Minimally Invasive Heart Surgeries: Options Available
Minimally invasive heart surgery involves making small incisions in the chest, which allows the surgeon to access the heart by going through the ribs. This is opposed to the cutting of the ribs which is done in traditional open heart surgery. Minimally invasive heart surgeries can be used to treat different heart conditions and there… Read More
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Minimally Invasive Heart Surgeries: Options Available
Minimally invasive heart surgery involves making small incisions in the chest, which allows the surgeon to access the heart by going through the ribs. This is opposed to the cutting of the ribs which is done in traditional open heart surgery. Minimally invasive heart surgeries can be used to treat different heart conditions and there are some options available. Compared to traditional open heart surgery, there is often less pain and a quicker recovery for the patients.
Minimally invasive cardiac surgery includes robot-assisted heart surgery and thoracoscopic surgery. In thoracoscopic surgery, the surgeon makes one or more small incisions on the side of the chest. Then, they insert a long tube with a video camera through the incisions to visualize the heart. They then operate using long, thin tools. In robot-assisted heart surgery, after the incisions are made, robotic arms are guided into the incisions. The robot shows clear images of the heart as the surgeon controls the robotic arms to perform the procedure.
Why is it done?
A lot of heart procedures can be done with minimally invasive heart surgeries. Some of these procedures include:
- Closing of a hole in the heart like an atrial septal defect or a patent foramen ovale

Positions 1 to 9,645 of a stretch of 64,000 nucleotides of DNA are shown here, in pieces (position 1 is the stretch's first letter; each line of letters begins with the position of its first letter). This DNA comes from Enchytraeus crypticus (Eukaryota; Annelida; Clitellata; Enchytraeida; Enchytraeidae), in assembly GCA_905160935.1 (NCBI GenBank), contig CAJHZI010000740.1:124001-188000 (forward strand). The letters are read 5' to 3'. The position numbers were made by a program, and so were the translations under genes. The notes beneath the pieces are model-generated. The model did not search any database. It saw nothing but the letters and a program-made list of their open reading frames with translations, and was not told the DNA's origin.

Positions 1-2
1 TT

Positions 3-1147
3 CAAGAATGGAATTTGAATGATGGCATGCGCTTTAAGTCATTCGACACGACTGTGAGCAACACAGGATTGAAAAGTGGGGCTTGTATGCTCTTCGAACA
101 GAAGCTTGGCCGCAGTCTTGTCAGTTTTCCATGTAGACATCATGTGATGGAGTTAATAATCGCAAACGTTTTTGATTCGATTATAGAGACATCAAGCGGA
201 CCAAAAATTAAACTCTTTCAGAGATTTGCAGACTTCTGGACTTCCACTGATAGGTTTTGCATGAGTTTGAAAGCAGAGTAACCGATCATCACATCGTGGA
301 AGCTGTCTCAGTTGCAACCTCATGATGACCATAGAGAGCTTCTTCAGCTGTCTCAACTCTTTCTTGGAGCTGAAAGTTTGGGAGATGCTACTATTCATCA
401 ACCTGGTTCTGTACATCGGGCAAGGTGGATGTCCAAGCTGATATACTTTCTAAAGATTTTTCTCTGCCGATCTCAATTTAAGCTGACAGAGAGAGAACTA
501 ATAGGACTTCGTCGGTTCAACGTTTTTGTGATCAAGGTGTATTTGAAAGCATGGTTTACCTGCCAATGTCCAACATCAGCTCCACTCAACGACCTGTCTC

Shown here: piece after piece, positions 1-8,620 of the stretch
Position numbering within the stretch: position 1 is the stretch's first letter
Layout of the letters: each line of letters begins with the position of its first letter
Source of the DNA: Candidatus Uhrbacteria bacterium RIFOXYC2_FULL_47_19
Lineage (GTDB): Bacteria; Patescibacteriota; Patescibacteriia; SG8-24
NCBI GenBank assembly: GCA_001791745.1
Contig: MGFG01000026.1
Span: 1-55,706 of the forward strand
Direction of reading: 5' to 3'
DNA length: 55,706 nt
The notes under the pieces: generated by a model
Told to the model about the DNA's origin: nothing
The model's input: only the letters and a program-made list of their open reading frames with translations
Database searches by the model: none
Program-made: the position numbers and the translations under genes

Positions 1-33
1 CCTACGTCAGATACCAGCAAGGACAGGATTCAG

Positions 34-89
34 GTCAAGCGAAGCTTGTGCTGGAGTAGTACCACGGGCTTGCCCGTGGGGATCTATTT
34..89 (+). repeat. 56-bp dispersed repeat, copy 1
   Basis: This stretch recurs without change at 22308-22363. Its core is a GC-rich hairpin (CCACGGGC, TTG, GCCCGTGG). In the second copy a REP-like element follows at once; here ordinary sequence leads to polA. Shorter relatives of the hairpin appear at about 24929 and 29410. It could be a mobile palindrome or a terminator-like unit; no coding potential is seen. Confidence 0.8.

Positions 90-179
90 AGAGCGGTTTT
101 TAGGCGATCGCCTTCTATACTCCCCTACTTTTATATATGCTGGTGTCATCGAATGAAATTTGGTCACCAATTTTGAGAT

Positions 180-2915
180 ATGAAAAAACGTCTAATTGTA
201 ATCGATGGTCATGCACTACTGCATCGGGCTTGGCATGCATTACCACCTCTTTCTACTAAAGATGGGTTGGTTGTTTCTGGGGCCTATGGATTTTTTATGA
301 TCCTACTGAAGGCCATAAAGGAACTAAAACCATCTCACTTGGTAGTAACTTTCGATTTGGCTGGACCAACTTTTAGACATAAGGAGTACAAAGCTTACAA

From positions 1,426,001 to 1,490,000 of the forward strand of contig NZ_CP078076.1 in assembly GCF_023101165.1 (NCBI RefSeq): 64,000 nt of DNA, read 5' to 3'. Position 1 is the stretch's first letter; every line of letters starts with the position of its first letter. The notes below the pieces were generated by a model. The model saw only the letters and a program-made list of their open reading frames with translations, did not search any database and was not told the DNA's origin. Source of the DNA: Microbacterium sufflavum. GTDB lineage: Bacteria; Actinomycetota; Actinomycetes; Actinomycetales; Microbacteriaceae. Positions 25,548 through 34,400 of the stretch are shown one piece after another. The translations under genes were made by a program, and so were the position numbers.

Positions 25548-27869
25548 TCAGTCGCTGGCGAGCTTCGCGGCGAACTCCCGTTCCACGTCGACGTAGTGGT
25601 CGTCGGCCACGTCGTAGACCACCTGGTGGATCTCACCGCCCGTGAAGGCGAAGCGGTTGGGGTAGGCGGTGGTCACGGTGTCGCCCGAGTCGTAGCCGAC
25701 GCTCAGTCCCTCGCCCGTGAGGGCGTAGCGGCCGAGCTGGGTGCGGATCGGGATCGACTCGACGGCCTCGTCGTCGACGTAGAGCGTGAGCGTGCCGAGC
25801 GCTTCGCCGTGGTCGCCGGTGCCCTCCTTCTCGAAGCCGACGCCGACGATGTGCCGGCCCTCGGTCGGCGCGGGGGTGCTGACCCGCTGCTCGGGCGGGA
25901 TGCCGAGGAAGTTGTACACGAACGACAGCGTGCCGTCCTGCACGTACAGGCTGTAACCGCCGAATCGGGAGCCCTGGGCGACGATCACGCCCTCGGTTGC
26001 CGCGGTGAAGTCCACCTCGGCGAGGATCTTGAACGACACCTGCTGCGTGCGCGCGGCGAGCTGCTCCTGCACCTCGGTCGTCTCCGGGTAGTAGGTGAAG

- Heart valve repair or replacement
- Surgery to remove tumors from the heart
- Maze procedure for atrial fibrillation
- Atrioventricular septal defect surgery
What are the Benefits of Minimally Invasive Surgery?
The benefits of minimally invasive heart surgery when compared with the traditional open-heart surgery can include:
- Much less pain
- Smaller scares
- Lower risk of infection
- Less blood lost
- Less time needing a ventilator
- Less time admitted to the hospital
- Faster recovery
- Quicker return to normal activities
Who needs Minimally Invasive Surgery?
This type of surgery is not suitable for everyone. The healthcare team will review the case history and will carry out tests to determine if the surgery is the right option for that particular patient. The surgery is carried out by specially trained surgeons. The patient may be referred to a medical centre with surgeons and a surgical team who have the required expertise.
What are the Risks of this Procedure?
Even though minimally invasive surgery is quite different from traditional open-heart surgery, the risks are however quite similar. Some of these include:
In very rare instances, a minimally invasive surgery may need to be changed to an open-heart surgery. This may happen if the surgeon thinks that it is no longer safe to continue with the minimally invasive approach.
What happens before the minimally invasive heart surgery is done?